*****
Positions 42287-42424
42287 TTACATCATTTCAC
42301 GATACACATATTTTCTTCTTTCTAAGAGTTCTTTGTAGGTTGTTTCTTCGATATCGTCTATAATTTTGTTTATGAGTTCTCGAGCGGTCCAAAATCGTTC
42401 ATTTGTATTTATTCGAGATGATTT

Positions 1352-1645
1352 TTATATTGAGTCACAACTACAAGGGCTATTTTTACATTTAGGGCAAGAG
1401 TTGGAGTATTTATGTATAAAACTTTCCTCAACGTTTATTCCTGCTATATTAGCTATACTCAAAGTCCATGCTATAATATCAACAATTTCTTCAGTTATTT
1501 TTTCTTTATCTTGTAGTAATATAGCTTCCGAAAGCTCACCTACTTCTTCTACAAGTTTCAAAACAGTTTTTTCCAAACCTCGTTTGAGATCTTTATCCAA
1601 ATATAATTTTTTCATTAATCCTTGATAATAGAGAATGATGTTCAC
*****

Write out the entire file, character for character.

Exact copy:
Positions 42287-42424
42287 TTACATCATTTCAC
42301 GATACACATATTTTCTTCTTTCTAAGAGTTCTTTGTAGGTTGTTTCTTCGATATCGTCTATAATTTTGTTTATGAGTTCTCGAGCGGTCCAAAATCGTTC
42401 ATTTGTATTTATTCGAGATGATTT

Positions 1352-1645
1352 TTATATTGAGTCACAACTACAAGGGCTATTTTTACATTTAGGGCAAGAG
1401 TTGGAGTATTTATGTATAAAACTTTCCTCAACGTTTATTCCTGCTATATTAGCTATACTCAAAGTCCATGCTATAATATCAACAATTTCTTCAGTTATTT
1501 TTTCTTTATCTTGTAGTAATATAGCTTCCGAAAGCTCACCTACTTCTTCTACAAGTTTCAAAACAGTTTTTTCCAAACCTCGTTTGAGATCTTTATCCAA
1601 ATATAATTTTTTCATTAATCCTTGATAATAGAGAATGATGTTCAC